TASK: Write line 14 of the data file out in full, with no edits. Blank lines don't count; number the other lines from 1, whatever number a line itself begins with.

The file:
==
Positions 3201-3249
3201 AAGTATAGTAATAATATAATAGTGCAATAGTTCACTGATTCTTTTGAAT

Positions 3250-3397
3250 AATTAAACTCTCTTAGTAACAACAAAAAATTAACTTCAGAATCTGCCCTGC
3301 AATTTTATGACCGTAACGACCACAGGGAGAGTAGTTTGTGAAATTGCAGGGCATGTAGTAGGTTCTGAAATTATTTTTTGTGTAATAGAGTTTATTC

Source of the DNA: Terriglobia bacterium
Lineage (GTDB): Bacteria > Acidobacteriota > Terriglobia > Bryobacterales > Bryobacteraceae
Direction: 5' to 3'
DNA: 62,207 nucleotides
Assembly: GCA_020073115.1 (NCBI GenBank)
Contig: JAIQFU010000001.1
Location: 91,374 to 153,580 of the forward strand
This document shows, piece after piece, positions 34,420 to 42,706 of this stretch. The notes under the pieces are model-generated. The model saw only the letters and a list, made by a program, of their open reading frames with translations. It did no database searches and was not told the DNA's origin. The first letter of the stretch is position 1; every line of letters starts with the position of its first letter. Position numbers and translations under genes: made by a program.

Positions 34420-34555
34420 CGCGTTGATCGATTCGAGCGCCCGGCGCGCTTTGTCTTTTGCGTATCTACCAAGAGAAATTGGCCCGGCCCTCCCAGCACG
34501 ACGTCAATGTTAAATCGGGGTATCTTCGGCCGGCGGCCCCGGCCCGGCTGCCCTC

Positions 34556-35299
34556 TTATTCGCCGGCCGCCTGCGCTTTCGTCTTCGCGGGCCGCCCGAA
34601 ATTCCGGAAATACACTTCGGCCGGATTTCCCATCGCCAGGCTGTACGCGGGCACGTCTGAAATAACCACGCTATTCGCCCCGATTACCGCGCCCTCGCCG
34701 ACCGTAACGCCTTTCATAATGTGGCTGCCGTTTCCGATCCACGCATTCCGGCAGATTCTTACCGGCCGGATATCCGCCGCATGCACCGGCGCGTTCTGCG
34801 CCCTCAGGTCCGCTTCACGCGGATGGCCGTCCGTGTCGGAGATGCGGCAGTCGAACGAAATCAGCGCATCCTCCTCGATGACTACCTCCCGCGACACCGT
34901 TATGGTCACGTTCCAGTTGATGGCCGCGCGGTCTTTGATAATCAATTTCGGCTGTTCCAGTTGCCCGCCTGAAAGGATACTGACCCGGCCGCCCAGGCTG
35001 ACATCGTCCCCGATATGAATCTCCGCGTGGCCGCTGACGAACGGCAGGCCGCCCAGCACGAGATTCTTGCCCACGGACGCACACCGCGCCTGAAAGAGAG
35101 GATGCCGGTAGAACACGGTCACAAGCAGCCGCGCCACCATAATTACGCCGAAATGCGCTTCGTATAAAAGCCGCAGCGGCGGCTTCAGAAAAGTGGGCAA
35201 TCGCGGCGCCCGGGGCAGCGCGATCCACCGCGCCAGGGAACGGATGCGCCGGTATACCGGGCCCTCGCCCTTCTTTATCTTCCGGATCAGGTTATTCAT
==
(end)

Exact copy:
Positions 34420-34555